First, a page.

Night Skies

Yesterday, for the first time since I moved, I managed to stay awake to see the stars.  I’m sure that sounds a bit funny, but summer nights are long in southern Canada, and even longer now that I have moved quite a bit further north.  And this early bird does have trouble staying up past 10…

But, I managed last night and got my camera set up hoping to catch a bit of the meteor shower (I saw one, and captured a few faint trails before I called it a night).  What I was most impressed with though was the clouds.  The first shot in the photos I am posting was taken at 10:30, and the last at 10:59 (okay, I didn’t manage that far past 10).  The moon wasn’t up yet, and I live far from from city lights.  I didn’t do anything other than export the photos from lightroom, they were taken with auto white balance, and all at 30 seconds exposure, f3.5, ISO 1000 (with my focus set to infinity).

If you look really, really closely in the last two photos, you might see the faint evidence of a meteor.

I’m excited for playing around more with night photography.  I must say, it was fun to get set up on on my back deck with a couple beers and watch the sky for awhile and take a few photos.

Have a great evening everyone.  It’s pretty overcast here tonight so I’m going to give the late night shooting a miss – maybe tomorrow though 🙂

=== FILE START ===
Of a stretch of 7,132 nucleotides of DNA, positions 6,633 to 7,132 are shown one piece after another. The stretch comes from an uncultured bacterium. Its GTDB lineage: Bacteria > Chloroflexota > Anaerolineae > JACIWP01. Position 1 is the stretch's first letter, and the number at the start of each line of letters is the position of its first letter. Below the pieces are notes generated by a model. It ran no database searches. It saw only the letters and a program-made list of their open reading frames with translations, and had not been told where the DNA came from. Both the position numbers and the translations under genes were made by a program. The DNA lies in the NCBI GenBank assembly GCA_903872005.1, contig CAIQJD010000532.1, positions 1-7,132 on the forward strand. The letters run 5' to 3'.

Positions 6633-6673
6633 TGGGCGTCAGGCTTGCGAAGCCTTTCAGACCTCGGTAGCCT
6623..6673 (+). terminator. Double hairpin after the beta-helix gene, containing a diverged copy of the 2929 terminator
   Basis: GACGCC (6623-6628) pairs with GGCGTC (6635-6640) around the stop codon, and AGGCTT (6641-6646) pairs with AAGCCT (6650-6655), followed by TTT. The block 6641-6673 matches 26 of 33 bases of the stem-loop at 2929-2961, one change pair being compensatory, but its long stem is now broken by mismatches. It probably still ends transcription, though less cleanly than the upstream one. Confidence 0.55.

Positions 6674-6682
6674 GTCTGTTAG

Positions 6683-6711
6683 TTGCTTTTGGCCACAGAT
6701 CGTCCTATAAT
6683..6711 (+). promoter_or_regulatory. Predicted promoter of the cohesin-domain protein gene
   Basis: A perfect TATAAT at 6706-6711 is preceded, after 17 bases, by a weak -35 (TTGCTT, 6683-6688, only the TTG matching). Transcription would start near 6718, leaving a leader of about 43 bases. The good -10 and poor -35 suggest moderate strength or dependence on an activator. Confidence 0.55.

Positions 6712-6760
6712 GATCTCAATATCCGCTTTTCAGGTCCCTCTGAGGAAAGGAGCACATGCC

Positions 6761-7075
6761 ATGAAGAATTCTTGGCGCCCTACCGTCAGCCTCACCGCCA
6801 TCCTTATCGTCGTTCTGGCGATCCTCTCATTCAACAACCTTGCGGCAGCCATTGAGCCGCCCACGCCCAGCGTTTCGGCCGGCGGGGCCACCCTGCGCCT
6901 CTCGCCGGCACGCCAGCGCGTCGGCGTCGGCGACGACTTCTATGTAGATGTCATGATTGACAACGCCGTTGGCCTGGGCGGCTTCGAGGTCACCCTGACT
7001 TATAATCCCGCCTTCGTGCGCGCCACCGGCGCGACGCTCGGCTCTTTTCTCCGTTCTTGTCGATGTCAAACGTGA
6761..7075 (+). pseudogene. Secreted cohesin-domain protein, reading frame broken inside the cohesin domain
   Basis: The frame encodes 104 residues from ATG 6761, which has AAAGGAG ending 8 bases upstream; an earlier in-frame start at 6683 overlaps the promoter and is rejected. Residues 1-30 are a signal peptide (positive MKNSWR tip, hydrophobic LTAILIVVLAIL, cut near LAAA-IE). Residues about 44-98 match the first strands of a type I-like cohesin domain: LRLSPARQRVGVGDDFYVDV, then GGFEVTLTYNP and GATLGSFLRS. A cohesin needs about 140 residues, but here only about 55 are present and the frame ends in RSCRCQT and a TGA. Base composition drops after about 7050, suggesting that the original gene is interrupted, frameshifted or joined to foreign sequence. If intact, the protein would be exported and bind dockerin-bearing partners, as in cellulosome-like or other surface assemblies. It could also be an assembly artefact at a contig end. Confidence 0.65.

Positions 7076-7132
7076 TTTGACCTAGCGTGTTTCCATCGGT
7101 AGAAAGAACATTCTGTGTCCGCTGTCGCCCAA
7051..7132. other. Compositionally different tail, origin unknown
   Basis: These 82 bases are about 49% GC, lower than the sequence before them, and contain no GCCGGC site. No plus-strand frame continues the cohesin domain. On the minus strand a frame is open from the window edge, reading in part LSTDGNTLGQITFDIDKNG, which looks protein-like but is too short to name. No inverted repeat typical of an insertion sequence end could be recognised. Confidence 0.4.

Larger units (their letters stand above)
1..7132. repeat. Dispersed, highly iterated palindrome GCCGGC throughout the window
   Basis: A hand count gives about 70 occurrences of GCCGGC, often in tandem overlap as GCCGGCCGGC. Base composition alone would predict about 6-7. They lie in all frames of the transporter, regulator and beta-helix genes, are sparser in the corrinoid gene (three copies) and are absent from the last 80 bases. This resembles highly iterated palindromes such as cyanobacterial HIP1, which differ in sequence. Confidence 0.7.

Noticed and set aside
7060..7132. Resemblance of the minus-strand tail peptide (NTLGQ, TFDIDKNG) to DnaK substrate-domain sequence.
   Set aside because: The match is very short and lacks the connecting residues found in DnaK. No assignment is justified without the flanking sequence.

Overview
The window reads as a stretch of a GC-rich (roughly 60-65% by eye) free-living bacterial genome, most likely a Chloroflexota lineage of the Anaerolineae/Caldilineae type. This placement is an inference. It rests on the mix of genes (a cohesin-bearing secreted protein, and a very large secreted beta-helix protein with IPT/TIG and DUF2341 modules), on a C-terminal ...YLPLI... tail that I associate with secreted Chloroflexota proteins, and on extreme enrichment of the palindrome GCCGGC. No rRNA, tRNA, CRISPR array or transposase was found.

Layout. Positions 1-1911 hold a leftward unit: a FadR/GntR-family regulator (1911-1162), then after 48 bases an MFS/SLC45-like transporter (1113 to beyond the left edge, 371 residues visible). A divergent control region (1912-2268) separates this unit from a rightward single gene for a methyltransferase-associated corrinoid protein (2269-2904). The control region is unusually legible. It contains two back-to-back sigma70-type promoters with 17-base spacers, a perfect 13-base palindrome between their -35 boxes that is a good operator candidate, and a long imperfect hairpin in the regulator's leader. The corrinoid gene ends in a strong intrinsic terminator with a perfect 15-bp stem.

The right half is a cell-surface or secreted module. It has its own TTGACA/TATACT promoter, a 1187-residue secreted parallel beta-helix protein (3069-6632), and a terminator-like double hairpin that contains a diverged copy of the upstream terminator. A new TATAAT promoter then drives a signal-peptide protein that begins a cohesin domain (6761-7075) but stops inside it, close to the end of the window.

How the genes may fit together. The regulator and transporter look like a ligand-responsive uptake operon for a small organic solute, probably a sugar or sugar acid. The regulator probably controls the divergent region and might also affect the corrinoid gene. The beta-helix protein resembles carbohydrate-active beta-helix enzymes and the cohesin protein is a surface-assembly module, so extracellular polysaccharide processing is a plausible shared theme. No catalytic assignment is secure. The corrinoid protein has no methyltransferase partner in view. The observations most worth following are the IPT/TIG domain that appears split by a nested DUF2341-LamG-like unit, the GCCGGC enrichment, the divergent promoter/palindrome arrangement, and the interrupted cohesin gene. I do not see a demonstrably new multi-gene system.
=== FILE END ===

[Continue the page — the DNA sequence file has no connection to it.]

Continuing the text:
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Kalahari Desert Star Trail

I’ve not had the opportunity to work on many star trails (only twice before this past trip) and while we had clear skies almost every night, there wasn’t always an opportunity to photograph the stars.  Most places we stayed had covered decks plus tree cover, and at almost every property it was against the rules to leave your room unattended after dark due to things like lions and leopards.  And the few places I did have the chance to work from my room, I didn’t necessarily have the best view of the stars, and it wasn’t advisable to leave the camera outside over night working, so I was limited to my waking hours (and when getting up before 5am, those aren’t too late).  Now add to all those limitations the fact that once I finally had the chance to stack the photos, I realized I got the settings wrong. Heavy sigh. 🙁

But…

I still like this composite.  I obviously set the period between photos far too long, as when you zoom in, you can see black spaces between the stars instead of a perfectly smooth trail.  To me though, when zoomed in it looks like a macro photo of some type of fabric.  I also like the way the curves are different from one side to the other.

This is a technique I definitely need to practice A LOT more, and I am looking forward to learning the proper settings.

A composite that is filled with errors, but I still really like the final result.
A composite that is filled with errors, but I still really like the final result.